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Phantom with Randomly Distributed Anechoic Spheres for Assessing Lesion Detectability and Scan Setup of Ultrasound Transducers

Z Li1*, C Baiu2, J Chen3, J Zagzebski4, (1) Northwestern Memorial Hospital, Chicago, IL, (2) Sun Nuclear Corp, Middleton, WI, (3) Northwestern Univ, Chicago, IL, (4) University of Wisconsin, Madison, WI


(Sunday, 7/12/2020)   [Eastern Time (GMT-4)]

Room: AAPM ePoster Library

Low scatter spherical lesion phantoms are useful tools for assessing detailed spatial resolution of ultrasound scanners, including those equipped with multi-row, linear and curvilinear arrays, and for tuning system presets for specific applications. Current commercially available lesion phantoms, such as the SunNuclear Sono408, with spherical targets arranged in a plane are costly to manufacture and are difficult to use because of the need for precise alignment of the scan plane with the lesion centers. To lower the cost and ease the scan setup process, a new phantom was designed with a mixture of mainly 2mm and 4 mm diameter anechoic spheres randomly distributed. This project compares the usefulness of this prototype void phantom to the Sono408 for assessing lesion detectability for various transducers and scan setups.

Two multi-row transducers (9L4 on a Siemens S3000; ML6-15-D on a GE Logiq E9) were utilized. For each probe, very similar image settings were used to scan the two phantoms. For each phantom, five consecutive focal depths starting from the shallowest depth were utilized. For the new phantom, multiple scan planes were tested before a plane with ample random lesions was selected for comparison with the Sono408.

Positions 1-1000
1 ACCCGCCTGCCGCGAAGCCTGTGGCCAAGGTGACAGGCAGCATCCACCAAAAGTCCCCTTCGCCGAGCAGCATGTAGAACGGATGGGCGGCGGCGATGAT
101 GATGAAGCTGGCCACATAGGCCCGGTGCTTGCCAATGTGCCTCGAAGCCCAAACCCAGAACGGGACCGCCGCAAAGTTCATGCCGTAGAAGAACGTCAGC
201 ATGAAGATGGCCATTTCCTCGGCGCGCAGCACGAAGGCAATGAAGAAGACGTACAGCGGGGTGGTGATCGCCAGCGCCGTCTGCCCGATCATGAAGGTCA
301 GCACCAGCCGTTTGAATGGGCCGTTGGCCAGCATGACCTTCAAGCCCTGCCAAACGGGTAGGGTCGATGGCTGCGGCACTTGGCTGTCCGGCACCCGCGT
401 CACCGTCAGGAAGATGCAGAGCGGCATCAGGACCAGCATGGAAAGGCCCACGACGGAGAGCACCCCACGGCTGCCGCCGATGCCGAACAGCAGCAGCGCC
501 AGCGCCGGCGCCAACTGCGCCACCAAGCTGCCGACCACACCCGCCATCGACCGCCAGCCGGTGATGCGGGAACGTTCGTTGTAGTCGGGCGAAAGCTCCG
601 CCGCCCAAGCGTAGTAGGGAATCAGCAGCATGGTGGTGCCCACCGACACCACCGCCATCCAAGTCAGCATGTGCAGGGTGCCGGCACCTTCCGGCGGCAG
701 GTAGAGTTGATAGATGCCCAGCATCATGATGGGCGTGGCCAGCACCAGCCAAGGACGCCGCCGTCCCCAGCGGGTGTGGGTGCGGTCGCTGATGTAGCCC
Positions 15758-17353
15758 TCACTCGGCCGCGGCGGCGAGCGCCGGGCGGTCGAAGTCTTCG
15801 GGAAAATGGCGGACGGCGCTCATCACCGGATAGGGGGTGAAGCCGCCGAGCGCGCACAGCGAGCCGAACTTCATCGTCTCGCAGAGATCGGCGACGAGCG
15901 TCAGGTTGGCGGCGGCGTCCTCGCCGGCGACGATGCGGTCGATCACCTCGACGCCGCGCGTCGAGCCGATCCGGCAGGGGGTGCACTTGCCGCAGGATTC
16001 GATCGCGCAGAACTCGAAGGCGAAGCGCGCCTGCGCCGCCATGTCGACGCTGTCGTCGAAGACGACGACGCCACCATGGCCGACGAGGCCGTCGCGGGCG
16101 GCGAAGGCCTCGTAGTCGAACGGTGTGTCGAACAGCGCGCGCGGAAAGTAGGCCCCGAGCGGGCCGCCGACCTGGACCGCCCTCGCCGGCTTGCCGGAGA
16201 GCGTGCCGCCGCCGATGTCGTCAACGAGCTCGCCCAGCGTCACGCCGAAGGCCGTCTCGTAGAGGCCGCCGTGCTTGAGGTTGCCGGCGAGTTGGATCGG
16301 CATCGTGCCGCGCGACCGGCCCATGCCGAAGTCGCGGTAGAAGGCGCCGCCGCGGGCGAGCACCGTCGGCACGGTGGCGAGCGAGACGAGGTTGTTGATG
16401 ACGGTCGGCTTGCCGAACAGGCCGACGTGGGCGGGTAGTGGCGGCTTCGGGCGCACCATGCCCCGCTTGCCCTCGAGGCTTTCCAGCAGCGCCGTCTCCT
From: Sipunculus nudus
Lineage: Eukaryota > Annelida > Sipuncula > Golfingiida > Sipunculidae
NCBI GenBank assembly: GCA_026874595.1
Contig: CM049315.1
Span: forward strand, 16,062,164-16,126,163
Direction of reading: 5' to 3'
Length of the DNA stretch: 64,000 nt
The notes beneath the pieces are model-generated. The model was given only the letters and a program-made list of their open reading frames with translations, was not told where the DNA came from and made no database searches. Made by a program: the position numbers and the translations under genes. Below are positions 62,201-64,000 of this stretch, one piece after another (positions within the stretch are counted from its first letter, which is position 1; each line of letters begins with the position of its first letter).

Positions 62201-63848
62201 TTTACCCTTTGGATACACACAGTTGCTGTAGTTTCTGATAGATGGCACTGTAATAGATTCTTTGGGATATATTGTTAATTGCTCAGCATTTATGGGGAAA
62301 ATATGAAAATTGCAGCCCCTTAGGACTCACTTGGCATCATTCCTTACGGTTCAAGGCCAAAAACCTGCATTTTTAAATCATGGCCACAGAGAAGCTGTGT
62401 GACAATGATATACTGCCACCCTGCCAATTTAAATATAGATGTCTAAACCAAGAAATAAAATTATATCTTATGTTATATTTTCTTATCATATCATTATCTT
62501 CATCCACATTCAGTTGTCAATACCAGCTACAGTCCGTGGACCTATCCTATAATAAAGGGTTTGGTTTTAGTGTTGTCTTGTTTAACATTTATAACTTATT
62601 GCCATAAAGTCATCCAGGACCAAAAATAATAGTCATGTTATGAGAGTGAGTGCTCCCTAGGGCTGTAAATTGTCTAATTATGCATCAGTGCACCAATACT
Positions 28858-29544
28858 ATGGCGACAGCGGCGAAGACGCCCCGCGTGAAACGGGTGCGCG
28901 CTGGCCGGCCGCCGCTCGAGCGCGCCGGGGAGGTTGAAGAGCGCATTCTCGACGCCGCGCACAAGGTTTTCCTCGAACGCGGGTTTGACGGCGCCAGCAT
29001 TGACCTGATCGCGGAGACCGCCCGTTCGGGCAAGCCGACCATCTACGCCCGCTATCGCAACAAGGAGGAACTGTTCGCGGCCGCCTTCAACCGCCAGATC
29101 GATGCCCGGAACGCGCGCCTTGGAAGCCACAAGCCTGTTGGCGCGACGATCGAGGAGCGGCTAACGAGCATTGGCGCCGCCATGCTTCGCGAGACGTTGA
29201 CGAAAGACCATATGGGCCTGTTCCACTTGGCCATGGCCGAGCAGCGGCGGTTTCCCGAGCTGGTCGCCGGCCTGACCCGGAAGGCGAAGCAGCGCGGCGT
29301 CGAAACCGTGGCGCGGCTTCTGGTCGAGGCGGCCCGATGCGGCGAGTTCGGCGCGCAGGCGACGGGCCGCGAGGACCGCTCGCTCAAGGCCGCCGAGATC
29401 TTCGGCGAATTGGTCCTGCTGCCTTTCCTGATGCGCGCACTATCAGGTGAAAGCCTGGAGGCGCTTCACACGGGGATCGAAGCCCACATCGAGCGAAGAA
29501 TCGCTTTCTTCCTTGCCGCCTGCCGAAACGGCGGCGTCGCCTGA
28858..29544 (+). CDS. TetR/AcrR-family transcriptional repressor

Spherical lesions were easily seen in the prototype void phantom, a challenging task with the Sono408. Very similar patterns of lesion detectability were observed for the two phantoms using 1.5D probes. As the focal depth increases, lesion detectability vs depth changes dramatically, especially when the elevational aperture expands with focus setting. This phenomenon was apparent for both phantoms.

The new phantom with randomly arranged anechoic spheres showed similar patterns of lesion detectability as the Sono408 phantom when scanned with 1.5D probes. It could be very useful for evaluating lesion detectability of transducers, establishing presets on scanners, and transducer and system comparisons.


Ultrasonics, Phantoms, Image Analysis


IM- Ultrasound : Phantoms - physical

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